China’s growth has slowed considerably. In fact, the International Monetary Fund’s economists in July stated: “While China still has significant buffers to weather shocks, the margins of safety are diminishing.” Do you agree? What does this mean for the global economy?

Yes, I agree. China is exporting and importing less. They have a housing bubble that, despite government efforts to deflate it, keeps growing. And they have a looming debt crisis. They too built a boom economy on easy money loans of questionable value. When the global equity markets began to sharply decline in mid-June, another factor driving them down besides the fear of Fed tapering, was that the Chinese government was not going to bail out troubled lenders.

Faced with the prospects of further market turmoil, the government reversed course. And in mid-July, China’s central bank relaxed controls on bank deposit rates, which is essentially a loose monetary policy.

The employment market — particularly for higher paying, career-driven jobs — is in a sustained slumber? Where is this trend headed? Are there any bright spots?

Again, look at the jobs being created in the U.S.: waiters, bartenders, ambulatory services, home health aides, hospitality sector and temporary jobs comprise the majority as higher paying manufacturing jobs continue their decline. Without strong domestic industrial production, the trend line for living wage jobs will continue its decline.

The brighter future is in health care. For those with open minds and a dedication for excellence, there will continue to be professional opportunities in that field as society ages and health concerns grow.

Also, for the entrepreneurial set, designing new millennium education systems to replace the old models and for the tech-minded anything in cyber-security, to name a few.

For the common investor, what are the biggest concerns? And where are the opportunities?

What is a “common investor?” Back in the old days, people who didn’t want to take risk but wanted to make a safe return on their money had a quaint habit of opening a savings account at a bank and getting interest on it. But since December 2008 the Fed has held the rate banks charge one another for overnight loans near zero … and zero is what they can expect to get back from the banks today if they put their extra cash into savings. So, in effect, people are being forced to play the equity markets in hope of getting a return on their “investment.”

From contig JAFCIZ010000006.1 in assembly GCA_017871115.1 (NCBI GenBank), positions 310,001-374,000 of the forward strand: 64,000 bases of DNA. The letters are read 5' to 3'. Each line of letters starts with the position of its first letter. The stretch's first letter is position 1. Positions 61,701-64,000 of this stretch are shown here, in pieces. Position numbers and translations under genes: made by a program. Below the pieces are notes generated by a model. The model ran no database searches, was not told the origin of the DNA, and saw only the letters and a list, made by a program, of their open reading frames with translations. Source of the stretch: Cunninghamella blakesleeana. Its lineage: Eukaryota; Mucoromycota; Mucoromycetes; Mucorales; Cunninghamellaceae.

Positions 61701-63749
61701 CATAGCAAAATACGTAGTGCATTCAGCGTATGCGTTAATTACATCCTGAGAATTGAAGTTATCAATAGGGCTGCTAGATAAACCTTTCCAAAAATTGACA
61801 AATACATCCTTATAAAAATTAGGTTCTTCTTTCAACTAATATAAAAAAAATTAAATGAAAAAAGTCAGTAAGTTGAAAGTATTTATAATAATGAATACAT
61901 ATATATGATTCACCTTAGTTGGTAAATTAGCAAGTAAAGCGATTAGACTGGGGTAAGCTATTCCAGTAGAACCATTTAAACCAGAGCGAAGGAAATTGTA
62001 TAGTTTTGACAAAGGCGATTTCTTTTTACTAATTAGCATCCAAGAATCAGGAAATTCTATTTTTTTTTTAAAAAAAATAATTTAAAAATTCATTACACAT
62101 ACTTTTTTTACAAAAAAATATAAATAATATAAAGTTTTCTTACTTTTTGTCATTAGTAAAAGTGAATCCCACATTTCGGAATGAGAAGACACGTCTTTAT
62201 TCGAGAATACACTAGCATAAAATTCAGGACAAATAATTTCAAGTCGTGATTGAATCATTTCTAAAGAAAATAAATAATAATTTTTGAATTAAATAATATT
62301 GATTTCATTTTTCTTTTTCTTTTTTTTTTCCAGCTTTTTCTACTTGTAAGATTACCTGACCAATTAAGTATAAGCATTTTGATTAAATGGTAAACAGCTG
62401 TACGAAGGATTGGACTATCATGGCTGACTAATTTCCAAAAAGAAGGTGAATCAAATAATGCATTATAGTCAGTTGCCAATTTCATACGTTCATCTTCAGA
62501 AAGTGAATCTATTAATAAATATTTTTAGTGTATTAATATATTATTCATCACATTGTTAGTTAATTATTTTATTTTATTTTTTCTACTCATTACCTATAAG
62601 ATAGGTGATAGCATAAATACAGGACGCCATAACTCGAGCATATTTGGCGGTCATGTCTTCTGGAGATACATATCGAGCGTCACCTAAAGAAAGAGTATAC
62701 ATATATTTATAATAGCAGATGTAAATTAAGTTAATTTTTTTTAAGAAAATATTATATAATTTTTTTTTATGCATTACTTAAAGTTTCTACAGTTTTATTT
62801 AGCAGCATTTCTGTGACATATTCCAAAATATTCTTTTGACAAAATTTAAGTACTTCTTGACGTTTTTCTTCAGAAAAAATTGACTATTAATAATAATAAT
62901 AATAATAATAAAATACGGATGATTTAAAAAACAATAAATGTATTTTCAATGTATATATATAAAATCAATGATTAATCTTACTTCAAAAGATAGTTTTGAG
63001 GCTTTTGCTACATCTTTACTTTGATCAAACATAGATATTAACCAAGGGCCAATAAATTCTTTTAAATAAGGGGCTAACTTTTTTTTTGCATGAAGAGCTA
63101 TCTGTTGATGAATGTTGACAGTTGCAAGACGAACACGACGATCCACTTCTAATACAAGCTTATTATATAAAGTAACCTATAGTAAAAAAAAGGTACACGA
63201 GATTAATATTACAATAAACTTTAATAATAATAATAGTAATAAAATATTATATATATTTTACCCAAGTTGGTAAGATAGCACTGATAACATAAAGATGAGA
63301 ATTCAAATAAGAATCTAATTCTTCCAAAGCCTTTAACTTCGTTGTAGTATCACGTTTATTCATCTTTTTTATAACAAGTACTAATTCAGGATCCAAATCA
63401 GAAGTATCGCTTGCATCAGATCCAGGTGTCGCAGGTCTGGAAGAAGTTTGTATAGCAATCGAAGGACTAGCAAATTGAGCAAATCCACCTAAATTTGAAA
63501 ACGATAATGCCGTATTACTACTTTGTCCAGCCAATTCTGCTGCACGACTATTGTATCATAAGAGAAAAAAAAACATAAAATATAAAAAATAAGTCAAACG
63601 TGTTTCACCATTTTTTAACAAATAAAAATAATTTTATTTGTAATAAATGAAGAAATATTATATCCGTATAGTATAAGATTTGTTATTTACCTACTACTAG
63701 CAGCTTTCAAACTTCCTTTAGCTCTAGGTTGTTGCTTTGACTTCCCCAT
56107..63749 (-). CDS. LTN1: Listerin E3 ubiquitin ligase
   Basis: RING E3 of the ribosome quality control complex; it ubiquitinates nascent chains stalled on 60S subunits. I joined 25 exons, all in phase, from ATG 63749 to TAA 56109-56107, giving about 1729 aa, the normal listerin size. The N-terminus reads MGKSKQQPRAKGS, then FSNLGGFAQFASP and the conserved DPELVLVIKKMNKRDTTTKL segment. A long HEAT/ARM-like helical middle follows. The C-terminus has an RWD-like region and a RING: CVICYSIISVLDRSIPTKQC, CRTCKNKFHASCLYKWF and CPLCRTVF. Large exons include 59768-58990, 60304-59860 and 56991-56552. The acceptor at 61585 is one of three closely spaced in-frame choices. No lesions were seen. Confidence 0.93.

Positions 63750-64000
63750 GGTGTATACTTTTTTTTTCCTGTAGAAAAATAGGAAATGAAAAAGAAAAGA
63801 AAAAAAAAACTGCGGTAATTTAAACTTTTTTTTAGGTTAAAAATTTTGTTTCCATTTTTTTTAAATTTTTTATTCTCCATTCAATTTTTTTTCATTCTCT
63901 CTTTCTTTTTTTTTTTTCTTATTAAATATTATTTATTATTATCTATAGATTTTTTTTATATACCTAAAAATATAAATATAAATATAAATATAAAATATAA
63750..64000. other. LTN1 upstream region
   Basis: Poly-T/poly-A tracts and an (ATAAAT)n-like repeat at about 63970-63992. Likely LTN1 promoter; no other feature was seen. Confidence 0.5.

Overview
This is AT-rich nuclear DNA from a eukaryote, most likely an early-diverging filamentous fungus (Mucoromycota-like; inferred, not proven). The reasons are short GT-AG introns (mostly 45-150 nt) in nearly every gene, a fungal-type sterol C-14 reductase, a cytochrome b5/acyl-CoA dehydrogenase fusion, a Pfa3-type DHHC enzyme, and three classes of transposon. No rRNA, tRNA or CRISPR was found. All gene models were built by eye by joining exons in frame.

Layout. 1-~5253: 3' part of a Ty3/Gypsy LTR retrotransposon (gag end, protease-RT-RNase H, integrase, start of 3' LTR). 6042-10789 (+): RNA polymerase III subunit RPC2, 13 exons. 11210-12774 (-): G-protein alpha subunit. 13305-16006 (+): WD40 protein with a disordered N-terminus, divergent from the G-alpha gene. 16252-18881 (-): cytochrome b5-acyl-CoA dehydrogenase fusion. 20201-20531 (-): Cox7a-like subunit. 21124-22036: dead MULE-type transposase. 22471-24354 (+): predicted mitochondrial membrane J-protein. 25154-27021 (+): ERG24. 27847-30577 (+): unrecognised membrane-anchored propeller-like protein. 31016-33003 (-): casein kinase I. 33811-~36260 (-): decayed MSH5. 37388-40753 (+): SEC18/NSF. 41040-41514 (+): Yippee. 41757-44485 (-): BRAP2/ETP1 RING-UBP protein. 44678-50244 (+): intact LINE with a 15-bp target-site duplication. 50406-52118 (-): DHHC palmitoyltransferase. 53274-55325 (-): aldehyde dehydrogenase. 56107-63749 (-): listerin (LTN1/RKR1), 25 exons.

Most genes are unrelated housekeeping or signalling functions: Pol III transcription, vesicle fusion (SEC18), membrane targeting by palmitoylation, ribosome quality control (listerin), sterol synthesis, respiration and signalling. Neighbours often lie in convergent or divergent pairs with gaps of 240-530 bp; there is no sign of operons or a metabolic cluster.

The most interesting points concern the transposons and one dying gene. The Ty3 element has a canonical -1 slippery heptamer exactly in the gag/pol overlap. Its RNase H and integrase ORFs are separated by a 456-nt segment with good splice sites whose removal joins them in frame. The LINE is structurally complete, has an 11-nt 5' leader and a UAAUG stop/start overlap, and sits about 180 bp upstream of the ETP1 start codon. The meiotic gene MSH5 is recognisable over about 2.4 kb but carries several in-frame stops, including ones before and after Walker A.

Speaking only for myself (I do not provide financial advice), gold and real estate are my two main investments.

As for the biggest concerns: market volatility. In this environment of economic uncertainty, markets are susceptible to sudden shocks.

Give us a short answer to this big question: What is the current trend line for economic globalization and what does it mean for average citizens?

More financial, industrial and retail multi-national consolidation resulting in less entrepreneurial, small business opportunities.

What are the new, even slow moving, economic growth opportunities you see emerging around the globe?

The new, biggest and slowest moving growth opportunity is alternative energy. Not wind, solar, geothermal or bio-fuels, but something as revolutionary as the discovery of fire and the invention of
the wheel. If scientists could hurriedly make an atom bomb under the pressures of World War II, they could, I believe, invent game changing new energy devices. Not only would it be an economic game-changer, it would be a geopolitical one as well since oil-rich nations would no longer be vital to national security interests.

As you look ahead to 2014, are you overall more or less pessimistic about the global economy than you were a year ago?

It’s not a question of optimism or pessimism, but more about policies and initiatives. If interest rates go up and the money pumping slows, the global economies will weaken. And then there are the wild cards that no one can predict: terror, war, natural disasters and/or manmade ones, that can, in an instant, change the course of the future.